Marvel at the minute masterpieces of Thomas Bewick the innovative wood-engraver, famed for his lively illustration of birds and beasts. He was one of eight children of a tenant farmer and small-time colliery manager. Despite limited formal education at local schools, Bewick enjoyed a close relationship with Aesop’s Fables from an early age. In the family home he was fortunate enough to have a few books with which he could practice his reading. His favourite book by far was Croxall‘s 1722 edition of Aesop’s Fables, which were especially attractive to the future artist for the beautiful illustrations by the 18th-century printmaker Elisha Kirkall.
When Bewick reflected on his schooldays, it was predominantly of corporal punishment that he wrote. He played truant from his first school in Mickley following an episode in which he resisted a thrashing from his teacher. Things did not improve much when he moved to the larger school in Ovington, presided over by the cane-loving Revd Gregson. But it was under Gregson that Bewick learned the little Latin that he did. In his autobiography the artist reveals himself as an unenthusiastic scholar:
“I was put to learn Latin but, as I never knew for what purpose I had to learn it, the margins of my books and every spare and blank paper became filled with devices and scenes I had met with and with wretched rhymes explanatory of them. As soon as I filled the blank spaces in my books I had recourse to the gravestones and floor of the church porch, with a bit of chalk.”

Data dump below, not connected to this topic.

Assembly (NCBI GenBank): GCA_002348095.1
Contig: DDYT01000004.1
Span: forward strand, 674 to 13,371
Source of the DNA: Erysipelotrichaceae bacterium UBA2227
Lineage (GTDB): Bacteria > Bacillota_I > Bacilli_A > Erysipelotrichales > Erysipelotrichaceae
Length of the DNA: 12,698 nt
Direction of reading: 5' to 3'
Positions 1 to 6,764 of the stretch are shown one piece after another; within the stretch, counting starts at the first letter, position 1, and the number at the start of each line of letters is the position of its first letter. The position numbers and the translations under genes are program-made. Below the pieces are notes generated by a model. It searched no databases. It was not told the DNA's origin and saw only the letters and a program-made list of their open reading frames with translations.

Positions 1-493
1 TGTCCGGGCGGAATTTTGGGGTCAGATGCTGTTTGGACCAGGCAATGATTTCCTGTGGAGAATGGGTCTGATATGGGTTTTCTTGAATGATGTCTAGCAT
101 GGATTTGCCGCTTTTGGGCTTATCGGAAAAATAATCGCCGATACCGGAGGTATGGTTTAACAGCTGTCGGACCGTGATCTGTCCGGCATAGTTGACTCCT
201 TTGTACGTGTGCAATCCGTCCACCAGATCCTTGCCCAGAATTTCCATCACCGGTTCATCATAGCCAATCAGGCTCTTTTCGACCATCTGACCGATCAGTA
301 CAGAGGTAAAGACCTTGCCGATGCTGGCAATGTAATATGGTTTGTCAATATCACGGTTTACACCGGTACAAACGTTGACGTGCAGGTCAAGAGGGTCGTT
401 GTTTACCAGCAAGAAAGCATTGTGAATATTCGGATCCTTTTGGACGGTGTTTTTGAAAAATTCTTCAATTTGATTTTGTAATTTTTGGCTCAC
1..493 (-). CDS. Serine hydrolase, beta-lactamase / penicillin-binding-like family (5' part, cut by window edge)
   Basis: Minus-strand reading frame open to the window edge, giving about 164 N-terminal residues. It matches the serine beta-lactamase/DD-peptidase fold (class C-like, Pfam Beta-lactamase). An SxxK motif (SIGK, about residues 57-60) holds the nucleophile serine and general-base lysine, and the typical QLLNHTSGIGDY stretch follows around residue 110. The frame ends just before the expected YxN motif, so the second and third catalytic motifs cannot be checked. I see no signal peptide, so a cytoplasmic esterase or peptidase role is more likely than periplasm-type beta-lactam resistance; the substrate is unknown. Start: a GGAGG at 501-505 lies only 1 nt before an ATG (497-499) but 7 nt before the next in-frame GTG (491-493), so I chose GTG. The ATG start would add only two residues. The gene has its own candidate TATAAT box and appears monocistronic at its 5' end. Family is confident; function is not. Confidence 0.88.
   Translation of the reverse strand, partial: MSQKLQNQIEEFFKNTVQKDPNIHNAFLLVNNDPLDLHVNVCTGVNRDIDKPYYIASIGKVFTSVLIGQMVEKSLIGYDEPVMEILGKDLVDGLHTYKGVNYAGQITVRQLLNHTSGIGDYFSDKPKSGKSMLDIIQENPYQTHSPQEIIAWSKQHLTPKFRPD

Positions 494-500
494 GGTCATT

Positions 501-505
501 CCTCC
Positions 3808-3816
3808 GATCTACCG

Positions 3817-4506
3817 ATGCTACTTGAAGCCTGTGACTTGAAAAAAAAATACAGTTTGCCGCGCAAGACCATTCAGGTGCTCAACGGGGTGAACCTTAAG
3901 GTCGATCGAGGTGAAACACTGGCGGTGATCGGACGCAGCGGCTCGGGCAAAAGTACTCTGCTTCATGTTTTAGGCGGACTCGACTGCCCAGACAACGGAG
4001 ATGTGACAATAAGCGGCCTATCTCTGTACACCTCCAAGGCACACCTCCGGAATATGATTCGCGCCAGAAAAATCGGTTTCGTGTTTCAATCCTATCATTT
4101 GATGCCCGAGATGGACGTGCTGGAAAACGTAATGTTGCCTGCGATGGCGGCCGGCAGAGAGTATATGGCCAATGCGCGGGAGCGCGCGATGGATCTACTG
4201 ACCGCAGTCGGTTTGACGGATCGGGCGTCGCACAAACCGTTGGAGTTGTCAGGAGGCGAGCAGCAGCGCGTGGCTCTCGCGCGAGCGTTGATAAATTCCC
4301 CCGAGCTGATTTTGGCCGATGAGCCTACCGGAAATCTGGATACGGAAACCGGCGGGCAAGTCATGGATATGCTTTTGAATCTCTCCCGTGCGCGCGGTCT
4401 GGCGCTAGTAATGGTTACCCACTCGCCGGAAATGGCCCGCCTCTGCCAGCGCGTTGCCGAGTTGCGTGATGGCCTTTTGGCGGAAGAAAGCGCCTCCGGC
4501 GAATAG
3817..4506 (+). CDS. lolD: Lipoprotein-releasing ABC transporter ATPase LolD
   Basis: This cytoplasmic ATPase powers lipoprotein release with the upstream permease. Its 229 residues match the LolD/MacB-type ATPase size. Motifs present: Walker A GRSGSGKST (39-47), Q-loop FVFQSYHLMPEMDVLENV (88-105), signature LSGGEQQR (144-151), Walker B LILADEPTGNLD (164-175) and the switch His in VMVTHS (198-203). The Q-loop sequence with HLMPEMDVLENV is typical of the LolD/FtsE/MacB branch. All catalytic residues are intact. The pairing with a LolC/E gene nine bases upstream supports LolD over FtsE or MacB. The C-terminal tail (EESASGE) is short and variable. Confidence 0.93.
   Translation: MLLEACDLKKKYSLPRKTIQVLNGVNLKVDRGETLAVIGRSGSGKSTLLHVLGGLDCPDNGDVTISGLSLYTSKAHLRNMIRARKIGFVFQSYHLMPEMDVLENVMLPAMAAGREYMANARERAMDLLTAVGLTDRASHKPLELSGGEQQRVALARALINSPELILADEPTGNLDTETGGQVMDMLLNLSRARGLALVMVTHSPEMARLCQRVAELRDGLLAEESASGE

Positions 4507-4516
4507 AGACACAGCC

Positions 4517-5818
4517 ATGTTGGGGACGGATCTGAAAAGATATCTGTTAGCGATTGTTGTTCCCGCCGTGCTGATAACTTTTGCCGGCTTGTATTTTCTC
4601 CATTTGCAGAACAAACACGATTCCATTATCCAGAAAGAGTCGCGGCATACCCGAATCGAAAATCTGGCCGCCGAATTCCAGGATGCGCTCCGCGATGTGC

From his teens, however, he mixed with various groups of Newcastle radicals, including Thomas Spence, the notorious author of The Real Rights of Man. Inspired by the vigorous debate of such literary friends, Bewick developed a keen interest in learning and–although funds were tight–in 1770 bought himself a 17th-century edition of Phaedrus (who wrote versions of Aesop in Latin).
There are traces of Bewick’s radical tendencies to be found in his engravings. For example, in the intricate tail-piece (main image above) from the General History of Quadrupeds (1790), the crack in the wall surrounding the lush woodland hints towards the perceived fragility of land enclosure, against which radicals such as Spence railed. The sign above the crack reads “steel traps and gins”, serving to deter trespassers as well as indicate (like the bird house) the bloody desire to obliterate freedom. The classical bust and urn stand as symbols of opulence and governance, in stark contrast with the ragged dress of the beggar boy, who leads two blind fiddlers on their footloose course.
There is a rich tradition of political interpretations of Aesop’s Fables by the British and, later, American radical left. An early example of this tradition is found in Brooke Boothby‘s Romantic-era translation, which inspired Bewick to begin his final major engraving project in 1812. Throughout his working life Bewick returned to Aesop. His first engagement with the Greek fabulist came during his apprenticeship to the Newcastle bookseller Thomas Saint. In 1775 he illustrated a version of Aesop by the writer and publisher Robert Dodsley (published 1776), adapting the designs from Kirkall’s 1722 Aesop. From 1812 to 1818 and in collaboration with his brother and multiple apprentices, he illustrated Boothby’s Aesop (1809), which included 165 fables. In late 1814 he wrote of how much he was enjoying his return to Aesop: ‘I think I pursue it with an ardour & enthusiasm that borders upon being crazey [sic] .’
n.b. around 1770